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CJ-ONLINE  November 2007

CJ-ONLINE November 2007

Subject:

CJ-Online 2007.11.01 CARNEY, Olympias

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Mon, 5 Nov 2007 09:43:57 -0600

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Olympias, Mother of Alexander the Great. By ELIZABETH CARNEY. New York and 
London: Routledge, 2006. Pp. xvi + 221. Cloth, $33.95. ISBN 0–415–33317–2.

Order this text for $33.95 from Amazon.com using this link and benefit 
CAMWS and the Classical Journal: 

http://www.amazon.com/exec/obidos/redirect-home/classjourn-20

In her book, the first modern biography of Olympias, the mother of 
Alexander the Great, Elizabeth Carney has produced a welcome addition to 
the ever-growing body of scholarship on the period spanning the reigns of 
Philip II, Alexander the Great and the struggles of the Diadochoi to 316 
BC. In fact, Olympias is perhaps the only significant figure from this 
period to have maintained and increased his/her prestige, power and 
influence throughout this period. The author’s biographical approach to 
these years, therefore, provides not only significant insight into the life 
of Olympias as well as royal women in general, but it also provides a 
unique glimpse into these years that shaped the early Hellenistic world 
itself.

Carney’s primary goal in Olympias is “to place Olympias in her historical 
and cultural context and to determine, as much as possible, why she acted 
as she did” (p. 4). In order to do so, the author has chosen to emphasize 
unbiased sources that are contemporary with the queen’s life and actions, 
while relying less heavily upon later, hostile, and largely anecdotal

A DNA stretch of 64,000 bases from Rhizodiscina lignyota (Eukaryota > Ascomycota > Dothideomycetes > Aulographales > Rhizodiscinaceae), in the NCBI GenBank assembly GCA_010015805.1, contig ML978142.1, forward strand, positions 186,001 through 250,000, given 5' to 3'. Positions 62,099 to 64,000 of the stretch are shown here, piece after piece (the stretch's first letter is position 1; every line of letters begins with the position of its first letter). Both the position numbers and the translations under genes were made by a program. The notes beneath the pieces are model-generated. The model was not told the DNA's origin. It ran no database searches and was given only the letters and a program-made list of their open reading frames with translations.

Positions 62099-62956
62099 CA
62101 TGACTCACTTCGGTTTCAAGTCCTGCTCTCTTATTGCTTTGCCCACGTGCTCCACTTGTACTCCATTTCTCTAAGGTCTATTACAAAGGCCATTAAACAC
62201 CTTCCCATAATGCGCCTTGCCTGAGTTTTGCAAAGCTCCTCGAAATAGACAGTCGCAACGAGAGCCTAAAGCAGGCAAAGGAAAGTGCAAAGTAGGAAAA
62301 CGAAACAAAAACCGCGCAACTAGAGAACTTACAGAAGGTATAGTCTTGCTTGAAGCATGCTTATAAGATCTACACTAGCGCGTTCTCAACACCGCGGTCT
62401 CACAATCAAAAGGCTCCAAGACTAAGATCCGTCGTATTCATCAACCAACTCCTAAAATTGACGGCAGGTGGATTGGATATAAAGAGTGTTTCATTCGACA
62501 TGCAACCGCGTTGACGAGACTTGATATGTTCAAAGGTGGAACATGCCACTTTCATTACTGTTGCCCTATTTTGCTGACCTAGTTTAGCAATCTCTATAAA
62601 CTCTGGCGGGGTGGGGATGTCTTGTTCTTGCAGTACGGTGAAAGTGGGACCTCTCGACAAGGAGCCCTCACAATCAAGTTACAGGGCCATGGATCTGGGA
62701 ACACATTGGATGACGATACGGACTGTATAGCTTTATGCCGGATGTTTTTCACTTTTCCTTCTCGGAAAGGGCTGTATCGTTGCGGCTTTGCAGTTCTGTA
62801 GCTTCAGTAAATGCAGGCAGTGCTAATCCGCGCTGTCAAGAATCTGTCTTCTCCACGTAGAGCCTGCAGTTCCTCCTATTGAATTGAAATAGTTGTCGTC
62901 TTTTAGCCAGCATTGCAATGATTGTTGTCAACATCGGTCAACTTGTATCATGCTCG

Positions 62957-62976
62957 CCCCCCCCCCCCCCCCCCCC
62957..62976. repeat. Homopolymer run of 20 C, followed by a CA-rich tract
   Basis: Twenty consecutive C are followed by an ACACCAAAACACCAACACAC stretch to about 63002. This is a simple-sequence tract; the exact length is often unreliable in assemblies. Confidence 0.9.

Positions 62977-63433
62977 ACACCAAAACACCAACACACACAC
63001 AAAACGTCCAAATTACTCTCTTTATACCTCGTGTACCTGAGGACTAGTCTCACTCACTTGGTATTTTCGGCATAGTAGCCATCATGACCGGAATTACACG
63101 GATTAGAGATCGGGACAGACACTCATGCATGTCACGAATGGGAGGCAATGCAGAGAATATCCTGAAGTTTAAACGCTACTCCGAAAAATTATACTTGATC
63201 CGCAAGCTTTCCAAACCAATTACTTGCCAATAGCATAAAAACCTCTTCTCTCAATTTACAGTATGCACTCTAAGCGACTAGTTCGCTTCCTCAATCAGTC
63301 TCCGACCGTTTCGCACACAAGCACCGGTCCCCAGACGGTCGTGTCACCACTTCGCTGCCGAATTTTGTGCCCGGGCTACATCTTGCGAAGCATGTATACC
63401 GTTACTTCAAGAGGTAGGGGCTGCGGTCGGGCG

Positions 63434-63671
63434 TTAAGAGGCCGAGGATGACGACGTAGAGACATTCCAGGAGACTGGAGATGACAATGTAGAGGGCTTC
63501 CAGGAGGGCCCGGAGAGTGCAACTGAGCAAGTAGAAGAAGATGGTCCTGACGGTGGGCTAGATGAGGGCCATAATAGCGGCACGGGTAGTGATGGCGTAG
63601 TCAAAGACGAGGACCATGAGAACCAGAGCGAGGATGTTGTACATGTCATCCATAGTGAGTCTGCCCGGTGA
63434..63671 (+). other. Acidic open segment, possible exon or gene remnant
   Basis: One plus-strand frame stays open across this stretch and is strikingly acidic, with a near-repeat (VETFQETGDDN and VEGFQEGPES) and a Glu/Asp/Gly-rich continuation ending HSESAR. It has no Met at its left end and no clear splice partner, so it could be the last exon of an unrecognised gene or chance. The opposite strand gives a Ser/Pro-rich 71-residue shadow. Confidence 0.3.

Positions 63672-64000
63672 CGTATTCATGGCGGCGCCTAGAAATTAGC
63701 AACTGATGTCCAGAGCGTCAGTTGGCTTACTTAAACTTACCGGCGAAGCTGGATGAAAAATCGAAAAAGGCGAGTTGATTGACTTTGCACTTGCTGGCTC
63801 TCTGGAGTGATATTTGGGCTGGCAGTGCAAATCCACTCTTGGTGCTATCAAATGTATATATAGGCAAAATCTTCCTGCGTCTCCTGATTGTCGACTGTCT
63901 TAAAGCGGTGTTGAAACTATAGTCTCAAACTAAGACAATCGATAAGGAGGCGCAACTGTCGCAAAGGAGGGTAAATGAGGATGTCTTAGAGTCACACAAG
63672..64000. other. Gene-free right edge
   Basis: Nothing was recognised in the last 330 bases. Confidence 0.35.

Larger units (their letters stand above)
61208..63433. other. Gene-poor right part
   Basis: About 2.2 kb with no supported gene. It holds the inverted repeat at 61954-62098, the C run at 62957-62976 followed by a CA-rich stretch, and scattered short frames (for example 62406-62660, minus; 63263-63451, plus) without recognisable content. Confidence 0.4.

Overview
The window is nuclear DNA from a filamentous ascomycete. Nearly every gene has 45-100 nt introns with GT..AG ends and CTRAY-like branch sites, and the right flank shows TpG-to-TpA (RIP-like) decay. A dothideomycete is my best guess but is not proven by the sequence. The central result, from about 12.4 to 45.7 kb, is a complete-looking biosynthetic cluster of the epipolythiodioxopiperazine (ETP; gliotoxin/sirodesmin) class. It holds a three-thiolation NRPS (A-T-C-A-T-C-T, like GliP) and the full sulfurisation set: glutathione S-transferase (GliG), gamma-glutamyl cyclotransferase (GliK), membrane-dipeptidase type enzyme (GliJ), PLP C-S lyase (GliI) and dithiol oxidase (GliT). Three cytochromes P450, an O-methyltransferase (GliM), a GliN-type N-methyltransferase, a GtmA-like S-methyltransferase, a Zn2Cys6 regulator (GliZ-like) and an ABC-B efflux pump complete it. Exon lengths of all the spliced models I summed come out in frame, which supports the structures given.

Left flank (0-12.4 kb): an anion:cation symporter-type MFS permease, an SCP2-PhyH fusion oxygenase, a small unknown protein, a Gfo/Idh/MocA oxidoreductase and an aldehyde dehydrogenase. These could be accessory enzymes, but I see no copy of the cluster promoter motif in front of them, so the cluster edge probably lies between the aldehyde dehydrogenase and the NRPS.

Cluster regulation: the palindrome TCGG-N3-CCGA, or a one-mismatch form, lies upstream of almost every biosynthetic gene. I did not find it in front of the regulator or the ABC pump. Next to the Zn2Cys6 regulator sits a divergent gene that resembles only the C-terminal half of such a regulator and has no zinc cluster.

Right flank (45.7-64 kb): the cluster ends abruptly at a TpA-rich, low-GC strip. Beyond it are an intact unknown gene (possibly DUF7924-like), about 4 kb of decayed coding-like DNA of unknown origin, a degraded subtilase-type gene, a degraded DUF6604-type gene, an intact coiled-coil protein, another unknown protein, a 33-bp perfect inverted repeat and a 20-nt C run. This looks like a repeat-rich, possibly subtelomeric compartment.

sources and the moralizing element inherent in them. In sum, the 
information available from the former is remarkably little. We know only of 
four accomplishments, and these all occurred within a brief span of time: 
Olympias purchased grain from Cyrene, she made a dedication to Hygeia in 
Athens, she prevented the Athenians from making a dedication at the temple 
of Dione in Molossia and she made dedications at Delphi. To supplement this 
meager picture of Olympias’ life, Carney is able to draw some plausible 
conclusions about her actions from the later and largely anecdotal sources 
(e.g., Diodorus Siculus, Plutarch, Justin) by focusing her attention on 
Olympias’ Aeacid heritage. This has allowed her to identify examples of 
Olympias’ female royal ancestors in epic and tragedy that “may have shaped 
her public conduct at critical moments in her life” and to argue that “epic 
and tragic images of royal women functioned as models and a script of sorts 
for how this woman … shaped her public presentation” (p. 3).

Olympias is divided into six chapters with one appendix. Within the first 
four chapters Carney approaches Olympias’ life chronologically, examining 
her life in Molossia (Chapter 1), her married life with Philip II (Chapter 
2), her activities as mother of King Alexander (Chapter 3) and her role in 
the period of the Diadochoi until her death (Chapter 4). In the second half 
of the book, Carney examines Olympias in two thematic chapters. The first